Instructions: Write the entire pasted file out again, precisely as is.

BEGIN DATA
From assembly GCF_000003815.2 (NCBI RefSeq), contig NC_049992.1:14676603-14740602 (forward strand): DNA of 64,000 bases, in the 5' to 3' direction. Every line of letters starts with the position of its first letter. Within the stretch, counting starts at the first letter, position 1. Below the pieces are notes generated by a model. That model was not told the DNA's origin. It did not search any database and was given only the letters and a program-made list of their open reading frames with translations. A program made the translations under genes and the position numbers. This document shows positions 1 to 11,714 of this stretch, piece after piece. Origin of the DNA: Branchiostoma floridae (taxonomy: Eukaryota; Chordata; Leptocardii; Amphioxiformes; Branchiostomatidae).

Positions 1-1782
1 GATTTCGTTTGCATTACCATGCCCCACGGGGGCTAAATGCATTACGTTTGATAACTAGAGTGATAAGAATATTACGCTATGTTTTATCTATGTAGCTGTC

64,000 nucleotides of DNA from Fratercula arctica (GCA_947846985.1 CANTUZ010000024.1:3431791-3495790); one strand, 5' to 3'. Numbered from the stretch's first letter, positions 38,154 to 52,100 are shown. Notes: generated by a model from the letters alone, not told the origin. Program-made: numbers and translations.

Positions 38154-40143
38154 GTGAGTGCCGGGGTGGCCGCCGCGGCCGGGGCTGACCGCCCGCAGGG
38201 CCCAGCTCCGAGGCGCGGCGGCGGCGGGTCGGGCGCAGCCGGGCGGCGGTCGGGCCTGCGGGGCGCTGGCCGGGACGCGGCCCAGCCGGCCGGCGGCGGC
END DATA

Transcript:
From assembly GCF_000003815.2 (NCBI RefSeq), contig NC_049992.1:14676603-14740602 (forward strand): DNA of 64,000 bases, in the 5' to 3' direction. Every line of letters starts with the position of its first letter. Within the stretch, counting starts at the first letter, position 1. Below the pieces are notes generated by a model. That model was not told the DNA's origin. It did not search any database and was given only the letters and a program-made list of their open reading frames with translations. A program made the translations under genes and the position numbers. This document shows positions 1 to 11,714 of this stretch, piece after piece. Origin of the DNA: Branchiostoma floridae (taxonomy: Eukaryota; Chordata; Leptocardii; Amphioxiformes; Branchiostomatidae).

Positions 1-1782
1 GATTTCGTTTGCATTACCATGCCCCACGGGGGCTAAATGCATTACGTTTGATAACTAGAGTGATAAGAATATTACGCTATGTTTTATCTATGTAGCTGTC

64,000 nucleotides of DNA from Fratercula arctica (GCA_947846985.1 CANTUZ010000024.1:3431791-3495790); one strand, 5' to 3'. Numbered from the stretch's first letter, positions 38,154 to 52,100 are shown. Notes: generated by a model from the letters alone, not told the origin. Program-made: numbers and translations.

Positions 38154-40143
38154 GTGAGTGCCGGGGTGGCCGCCGCGGCCGGGGCTGACCGCCCGCAGGG
38201 CCCAGCTCCGAGGCGCGGCGGCGGCGGGTCGGGCGCAGCCGGGCGGCGGTCGGGCCTGCGGGGCGCTGGCCGGGACGCGGCCCAGCCGGCCGGCGGCGGC